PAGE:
We have been practicing Sashiko stitching for more than 30 years. The founder of Sashi.Co, Keiko Futatsuya, has 33 years of Sashiko experience and some of her friends (Sashi.Co member) have even more years of experience. I have about 8 years of experience. Well, I was born in Sashiko family, so I started holding a needle when I was a child to “practice” Sashiko. In these years, we accomplished many Sashiko projects and created many Sashiko Stitched Fabric.
A size of big enough to keep Sashiko stitched fabric
Let’s say, in order to make a jacket, we first trim the fabric and stitch Sashiko. Then, we cut the fabric based on the dress pattern (jacket pattern) to tailor them. In the process of tailoring, we have some leftovers. Leftovers are as valuable as the fabric we used for the project, so we do not throw them away. We keep it for the next project. The Japanese in past used to say, “if we have a size of fabric, large enough to wrap three soybeans, we would keep it.” In current society, the small fabric (or fragment) may not be as useful as before. Well, however, we kind of keep them anyway. We are proud of following the tradition and respecting the concept of ancestors although we may be just a type of hoarders.
We kept a pile of good Sashiko stitched fabric. Most of them are the type of vintage fabrics.
When we started to share the Sashiko technique, culture and mindset, we decided to provide this valuable fabric to someone who can share and appreciate the same concepts. Finally, I got enough time to introduce one by one, arranging a small pile of Sashiko stitched fabric.
Here is a list of articles about Sashiko stitched fabric available online.
Since most of the items is one of a kind product, we listed them on Etsy store. You can view them on our Etsy store, too.
Upcycle Stitches / Sashi.Co & Keiko Futatsuya are a group of Sashiko artisans and craftspersons. Usually, we have a plan ... Read More
Ideas of enjoying the piece of Sashiko fabric
I love these Sashiko stitched fabrics since they are the best material for mending project. The vintage fabric with strengthing by Sashiko is always a good idea to repair my garment beautifully. I hope you would be able to find your favorite fabric for your favorite fashion item.
Also, our customer shared a nice idea of its usage.
After trimming the edge of the fabric, then put it in a frame. It would be a nice wall decoration. It could be a part of quilting or/and patchworking project.
If you have done any Sashiko project by using our Sashiko Stitched fabric, please share your idea with us. I would love to introduce it on this website. People would love your work and ideas!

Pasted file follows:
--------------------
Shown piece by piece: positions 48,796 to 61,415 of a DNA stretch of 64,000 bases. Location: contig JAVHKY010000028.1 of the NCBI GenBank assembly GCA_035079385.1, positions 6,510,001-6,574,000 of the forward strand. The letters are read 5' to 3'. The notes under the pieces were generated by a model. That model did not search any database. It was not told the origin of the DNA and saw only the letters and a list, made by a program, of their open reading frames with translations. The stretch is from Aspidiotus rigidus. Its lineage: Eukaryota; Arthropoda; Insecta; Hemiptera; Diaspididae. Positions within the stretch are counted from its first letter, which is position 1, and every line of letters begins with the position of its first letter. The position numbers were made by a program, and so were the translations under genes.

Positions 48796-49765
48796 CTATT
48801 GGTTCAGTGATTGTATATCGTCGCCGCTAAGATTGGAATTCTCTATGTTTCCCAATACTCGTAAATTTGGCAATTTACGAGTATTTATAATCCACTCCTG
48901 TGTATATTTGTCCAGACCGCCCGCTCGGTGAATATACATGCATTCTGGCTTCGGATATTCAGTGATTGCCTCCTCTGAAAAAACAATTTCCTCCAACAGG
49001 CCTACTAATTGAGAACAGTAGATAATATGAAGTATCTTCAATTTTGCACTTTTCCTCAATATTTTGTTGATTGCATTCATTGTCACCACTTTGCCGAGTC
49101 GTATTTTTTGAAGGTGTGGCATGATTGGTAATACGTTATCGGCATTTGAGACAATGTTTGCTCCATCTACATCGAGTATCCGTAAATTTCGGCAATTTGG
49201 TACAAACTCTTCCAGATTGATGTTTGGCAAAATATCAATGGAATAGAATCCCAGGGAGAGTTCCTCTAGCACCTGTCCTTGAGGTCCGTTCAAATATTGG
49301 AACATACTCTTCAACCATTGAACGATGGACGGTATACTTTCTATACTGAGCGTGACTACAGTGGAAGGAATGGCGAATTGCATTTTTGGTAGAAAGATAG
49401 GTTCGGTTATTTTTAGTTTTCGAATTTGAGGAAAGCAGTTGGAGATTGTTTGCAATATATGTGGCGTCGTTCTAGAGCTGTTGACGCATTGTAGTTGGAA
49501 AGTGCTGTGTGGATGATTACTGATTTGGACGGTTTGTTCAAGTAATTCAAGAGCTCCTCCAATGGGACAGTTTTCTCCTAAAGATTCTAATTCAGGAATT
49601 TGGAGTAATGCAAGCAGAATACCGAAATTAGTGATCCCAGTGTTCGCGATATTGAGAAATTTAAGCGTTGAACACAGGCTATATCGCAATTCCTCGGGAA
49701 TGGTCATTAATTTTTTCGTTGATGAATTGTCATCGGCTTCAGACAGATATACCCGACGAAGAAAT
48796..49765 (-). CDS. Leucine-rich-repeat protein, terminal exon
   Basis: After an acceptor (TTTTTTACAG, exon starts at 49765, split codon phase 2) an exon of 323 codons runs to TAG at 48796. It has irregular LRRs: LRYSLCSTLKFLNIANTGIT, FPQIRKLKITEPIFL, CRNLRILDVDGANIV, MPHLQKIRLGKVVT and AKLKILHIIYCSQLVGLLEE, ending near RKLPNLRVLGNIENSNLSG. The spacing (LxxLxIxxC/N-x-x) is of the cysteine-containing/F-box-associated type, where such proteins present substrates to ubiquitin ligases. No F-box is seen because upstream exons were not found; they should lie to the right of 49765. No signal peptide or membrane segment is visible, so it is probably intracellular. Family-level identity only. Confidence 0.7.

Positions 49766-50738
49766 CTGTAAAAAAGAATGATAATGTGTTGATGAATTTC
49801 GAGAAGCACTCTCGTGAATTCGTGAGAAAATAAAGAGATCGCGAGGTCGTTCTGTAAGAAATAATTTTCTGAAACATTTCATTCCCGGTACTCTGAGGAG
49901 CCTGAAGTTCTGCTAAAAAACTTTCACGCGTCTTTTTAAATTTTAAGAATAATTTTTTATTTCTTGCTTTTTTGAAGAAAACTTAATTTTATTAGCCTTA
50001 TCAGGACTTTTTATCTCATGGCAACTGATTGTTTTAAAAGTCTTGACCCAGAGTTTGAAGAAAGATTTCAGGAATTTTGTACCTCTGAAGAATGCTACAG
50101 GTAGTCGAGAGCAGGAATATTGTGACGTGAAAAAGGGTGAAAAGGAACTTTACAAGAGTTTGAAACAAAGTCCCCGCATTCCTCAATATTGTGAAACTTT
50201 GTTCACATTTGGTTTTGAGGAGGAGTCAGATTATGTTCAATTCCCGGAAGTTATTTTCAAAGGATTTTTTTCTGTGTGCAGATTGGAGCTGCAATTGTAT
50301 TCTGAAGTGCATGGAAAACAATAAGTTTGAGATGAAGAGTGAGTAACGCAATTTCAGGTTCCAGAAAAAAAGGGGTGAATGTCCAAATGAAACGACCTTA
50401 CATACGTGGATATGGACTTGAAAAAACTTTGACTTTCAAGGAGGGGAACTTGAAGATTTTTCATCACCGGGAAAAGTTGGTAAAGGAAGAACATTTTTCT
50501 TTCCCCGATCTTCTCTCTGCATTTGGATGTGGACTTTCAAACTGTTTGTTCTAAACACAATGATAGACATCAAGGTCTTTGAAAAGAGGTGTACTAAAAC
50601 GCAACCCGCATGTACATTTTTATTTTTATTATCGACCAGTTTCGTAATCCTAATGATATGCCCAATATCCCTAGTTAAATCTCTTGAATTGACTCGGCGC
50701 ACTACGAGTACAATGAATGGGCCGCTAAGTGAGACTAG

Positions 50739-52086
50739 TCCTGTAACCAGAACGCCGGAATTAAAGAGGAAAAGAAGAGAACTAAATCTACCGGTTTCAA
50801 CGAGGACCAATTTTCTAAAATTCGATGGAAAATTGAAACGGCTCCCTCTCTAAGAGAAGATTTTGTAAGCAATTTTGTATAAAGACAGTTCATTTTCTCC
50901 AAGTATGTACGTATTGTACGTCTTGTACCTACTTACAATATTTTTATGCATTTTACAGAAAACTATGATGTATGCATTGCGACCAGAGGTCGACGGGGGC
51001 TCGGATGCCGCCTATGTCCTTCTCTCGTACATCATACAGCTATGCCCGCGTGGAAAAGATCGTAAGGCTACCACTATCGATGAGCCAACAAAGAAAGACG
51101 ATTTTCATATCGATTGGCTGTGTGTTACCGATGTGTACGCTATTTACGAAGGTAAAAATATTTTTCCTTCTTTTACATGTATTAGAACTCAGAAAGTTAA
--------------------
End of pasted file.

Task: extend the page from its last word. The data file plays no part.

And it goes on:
Upcycle Stitches / Sashi.Co & Keiko Futatsuya are a group of Sashiko artisans and craftspersons. Usually, we have a plan in our mind when we start a Sashiko project. The purpose of Sashiko stitching can be making a Sashiko Jacket from Japanese vintage fabric. Or, it could be preparing a piece of fabric with Sashiko for the Jeans mending project. Meanwhile, we just enjoy the Sashiko stitching itself without having a purpose. From time to time, we pile these Sashiko Swatches which we enjoyed and the piece of fabric which we didn’t use in the big project. We decided to sort our inventory (pile) and sell them as the “one-of-the-kind” Sashiko Swatches.
We enjoyed. Please use them for your Sashiko project.
Every Sashiko swatches are, of course, hand-stitched by a member in either Upcycle Stitches or Sashi.Co & Keiko Futatsuya. Most of the fabric is Japanese vintage fabric, and Indigo dyed. Otherwise, I will specify the materials and dye methods. Please be advised that sometime we forget how we obtained the fabric. When you see the comment of “no proof,” it means “our best guess.”
It would be very wonderful materials/supply for your Sashiko project, especially for mending or repairing project.
As of now, the Sashiko swatches are available on our Etsy website. They are one of the kind products. Once it is sold, we won’t be able to make the same swatches.
I hope you can use these beautiful Sashiko swatches for your long-appreciating Sashiko project. These are strong fabrics because of Sashiko. These are beautiful fabrics because of time (vintage). By using this fabric, you step forward to make BOROs in future.
Keiko Futatsuya, my mother / a Sashiko Artisan in Japan, visited an unbelievable place regarding a hidden Sashiko/Boro culture – Tokiyama Sashiko (時山さしこ）. In a very small village called Tokiyama, where there are no grocery stores around, the people discovered their own Sashiko culture in 1990’s from the ground. The seniors tried to hide their Boro by burying them. A few generations later, the people there found out the culture, and dig out the Boro from Ground.